After reading Reid Hoffman and Jeff Gothelf I was expecting a lot more from this one. The concepts lack detail and it's pretty dry at times. It still contains some useful ideas though.
Lean startup builds on lean manufacturing, design thinking, customer development, and agile development.
The Lean Startup Method
- Entrepreneurship is management
- Validated learning — startups exist to learn how to build a sustainable business.
- Build-Measure-Learn — turn ideas into products, measure how customers respond, learn whether to pivot or persevere.
- Innovation accounting — how to measure progress, how to set up milestones, and how to prioritise work.
Instead of making complex plans that are based on a lot of assumptions, you can make constant adjustments with a steering wheel called the Build-Measure-Learn feedback loop.
Through this process of steering, we can learn when and if it’s time to make a sharp turn called a pivot or whether we should persevere along our current path.
Products change constantly through the process of optimisation, what I call tuning the engine. Less frequently, the strategy may have to change (called a pivot).
Startup — a human institution designed to create a new product or service under conditions of extreme uncertainty.
A company’s only sustainable path to long-term economic growth is to build an “innovation factory” that uses Lean Startup techniques to create disruptive innovations on a continuous basis.
Leadership requires creating conditions that enable employees to do the kinds of experimentation that entrepreneurship requires.
Validated learning is not after-the-fact rationalisation or a good story designed to hide failure. It is a rigorous method for demonstrating progress when one is embedded in the soil of extreme uncertainty in which startups grow.
Validated learning is the process of demonstrating empirically that a team has discovered valuable truths about a startup’s present and future business prospects.
The effort that is not absolutely necessary for learning what customers want can be eliminated. I call this validated learning because it is always demonstrated by positive improvements in the startup’s core metrics.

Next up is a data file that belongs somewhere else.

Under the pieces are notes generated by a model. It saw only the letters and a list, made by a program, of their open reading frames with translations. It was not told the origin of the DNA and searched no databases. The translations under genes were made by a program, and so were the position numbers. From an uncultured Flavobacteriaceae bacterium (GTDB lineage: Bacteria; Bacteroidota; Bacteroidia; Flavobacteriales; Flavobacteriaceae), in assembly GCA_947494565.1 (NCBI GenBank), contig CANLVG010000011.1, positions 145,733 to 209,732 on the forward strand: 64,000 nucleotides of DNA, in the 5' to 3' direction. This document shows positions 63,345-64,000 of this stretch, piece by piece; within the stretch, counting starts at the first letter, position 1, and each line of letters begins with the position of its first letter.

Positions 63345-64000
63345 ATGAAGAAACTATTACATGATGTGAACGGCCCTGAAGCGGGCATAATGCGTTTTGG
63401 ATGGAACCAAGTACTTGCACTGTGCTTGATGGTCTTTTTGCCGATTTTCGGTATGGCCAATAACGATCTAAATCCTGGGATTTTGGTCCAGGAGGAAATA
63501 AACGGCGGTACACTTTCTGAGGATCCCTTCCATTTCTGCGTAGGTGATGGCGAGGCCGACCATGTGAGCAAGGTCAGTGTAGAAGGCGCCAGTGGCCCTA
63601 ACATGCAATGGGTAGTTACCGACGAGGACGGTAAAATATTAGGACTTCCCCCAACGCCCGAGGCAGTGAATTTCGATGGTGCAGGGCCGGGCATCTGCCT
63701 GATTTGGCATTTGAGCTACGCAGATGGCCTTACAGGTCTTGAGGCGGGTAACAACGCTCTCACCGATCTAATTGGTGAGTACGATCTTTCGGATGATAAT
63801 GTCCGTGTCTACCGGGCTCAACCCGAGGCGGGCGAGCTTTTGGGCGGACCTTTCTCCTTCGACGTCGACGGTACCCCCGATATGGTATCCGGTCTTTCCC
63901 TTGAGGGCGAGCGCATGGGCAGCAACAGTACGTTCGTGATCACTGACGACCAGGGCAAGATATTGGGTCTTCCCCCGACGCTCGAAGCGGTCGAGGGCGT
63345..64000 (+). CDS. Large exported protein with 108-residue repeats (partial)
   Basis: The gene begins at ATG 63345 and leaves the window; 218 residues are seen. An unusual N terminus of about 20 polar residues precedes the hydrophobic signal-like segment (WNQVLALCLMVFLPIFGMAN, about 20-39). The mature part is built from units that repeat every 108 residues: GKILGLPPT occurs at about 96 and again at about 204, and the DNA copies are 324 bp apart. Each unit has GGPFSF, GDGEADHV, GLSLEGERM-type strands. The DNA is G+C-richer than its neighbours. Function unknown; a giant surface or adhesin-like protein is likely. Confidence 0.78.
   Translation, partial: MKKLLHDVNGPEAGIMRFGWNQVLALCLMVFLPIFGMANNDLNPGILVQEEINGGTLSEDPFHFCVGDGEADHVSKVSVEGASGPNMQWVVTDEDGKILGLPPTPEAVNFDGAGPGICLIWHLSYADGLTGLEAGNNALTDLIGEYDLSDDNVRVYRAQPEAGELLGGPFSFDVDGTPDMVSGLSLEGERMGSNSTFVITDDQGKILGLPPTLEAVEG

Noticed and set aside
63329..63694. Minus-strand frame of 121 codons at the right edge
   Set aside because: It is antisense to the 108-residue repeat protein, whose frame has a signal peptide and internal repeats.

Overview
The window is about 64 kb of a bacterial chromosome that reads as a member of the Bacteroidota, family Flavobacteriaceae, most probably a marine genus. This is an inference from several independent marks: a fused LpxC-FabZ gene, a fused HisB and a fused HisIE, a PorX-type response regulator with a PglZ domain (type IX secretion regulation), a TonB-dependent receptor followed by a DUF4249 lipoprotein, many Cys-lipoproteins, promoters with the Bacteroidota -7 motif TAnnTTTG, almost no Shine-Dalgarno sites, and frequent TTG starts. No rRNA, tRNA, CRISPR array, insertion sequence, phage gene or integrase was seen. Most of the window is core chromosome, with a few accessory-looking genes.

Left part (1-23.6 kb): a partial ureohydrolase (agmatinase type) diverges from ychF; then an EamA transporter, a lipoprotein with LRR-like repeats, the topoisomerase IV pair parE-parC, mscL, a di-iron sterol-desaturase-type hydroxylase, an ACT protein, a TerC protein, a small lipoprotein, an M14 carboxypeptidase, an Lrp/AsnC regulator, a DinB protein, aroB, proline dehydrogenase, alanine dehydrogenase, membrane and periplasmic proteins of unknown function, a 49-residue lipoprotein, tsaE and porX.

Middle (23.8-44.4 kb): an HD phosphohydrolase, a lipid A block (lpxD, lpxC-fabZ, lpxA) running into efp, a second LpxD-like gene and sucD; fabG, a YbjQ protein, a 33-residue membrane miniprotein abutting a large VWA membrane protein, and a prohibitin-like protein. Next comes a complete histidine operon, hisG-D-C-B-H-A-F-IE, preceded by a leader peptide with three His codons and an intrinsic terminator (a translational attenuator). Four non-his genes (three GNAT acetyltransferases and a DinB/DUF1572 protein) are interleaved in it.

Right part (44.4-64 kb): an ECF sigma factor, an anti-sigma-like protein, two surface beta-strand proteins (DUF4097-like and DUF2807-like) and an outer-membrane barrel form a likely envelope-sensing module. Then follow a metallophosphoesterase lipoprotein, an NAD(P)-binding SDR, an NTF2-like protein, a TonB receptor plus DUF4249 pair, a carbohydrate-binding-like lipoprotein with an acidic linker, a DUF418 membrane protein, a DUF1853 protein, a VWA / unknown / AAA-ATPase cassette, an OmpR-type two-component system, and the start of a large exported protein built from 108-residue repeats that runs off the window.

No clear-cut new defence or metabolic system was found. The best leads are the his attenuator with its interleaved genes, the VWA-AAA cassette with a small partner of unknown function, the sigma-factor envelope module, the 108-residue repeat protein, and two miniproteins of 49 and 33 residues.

True startup productivity: systematically figuring out the right things to build.
One of the most important lessons of the scientific method: if you cannot fail, you cannot learn.
A true experiment follows the scientific method. It begins with a clear hypothesis that makes predictions about what is supposed to happen. It then tests those predictions empirically.
The first step: to break down the grand vision into its component parts (two most important assumptions entrepreneurs make).
- Value hypothesis — tests whether a product or service really delivers value to customers once they are using it.
- Growth hypothesis — tests how new customers will discover a product or service
Key questions to answer pre product development (tendency is to jump to 4, this is bad):
- Do consumers recognise that they have the problem you are trying to solve?
- If there was a solution, would they buy it?
- Would they buy it from us?
- Can we build a solution for that problem?
None of these activities by itself is of paramount importance. Instead, we need to focus our energies on minimising the total time through this feedback loop.
When we enter the Measure phase, the biggest challenge will be determining whether the product development efforts are leading to real progress.
Innovation accounting — a quantitative approach that allows us to see whether our engine-tuning efforts are bearing fruit.
- Allows us to create learning milestones instead of traditional product milestones.
Facebook example (early on):
- Value hypothesis — customers find the product valuable (validated by the fact that more than half of user come back to the site every single day).
- Growth hypothesis — Facebook launched on February 4, 2004, and by the end of that month almost three-quarters of Harvard’s undergraduates were using it (without any marketing costs).
Genchi Gembutsu — You cannot be sure you really understand any part of any business problem unless you go and see for yourself firsthand (Toyota lean concept).
Steve Blank — the facts we need to gather about customers, markets, suppliers, and channels exist only “outside the building.”
A minimal viable product (MVP) helps entrepreneurs start the process of learning as quickly as possible. The fastest way through the build-measure-learn feedback loop.
Concierge MVP — e.g. a face-to-face personalised service as an initial MVP for a piece of software. It's not the product but a learning activity designed to test the leap-of-faith assumptions in the company’s growth model.
Quality and Design in an MVP
- Quality principle for startups: If we do not know who the customer is, we do not know what quality is.
- MVPs are sometimes perceived as low-quality by customers. If so, we should use this as an opportunity to learn what attributes customers care about.
MVP rule: remove any feature, process, or effort that does not contribute directly to the learning you seek.
A startup’s job:
- Rigorously measure where it is right now, confronting the hard truths that assessment reveals, and then
- Devise experiments to learn how to move the real numbers closer to the ideal reflected in the business plan.
Innovation accounting works in three steps:
- First, use a minimum viable product to establish real data on where the company is right now. Without a clear-eyed picture of your current status—no matter how far from the goal you may be—you cannot begin to track your progress.
- Second, startups must attempt to tune the engine from the baseline toward the ideal.
- Pivot or persevere: after the startup has made all the micro changes and product optimisations it can to move its baseline toward the ideal, the company reaches a decision point.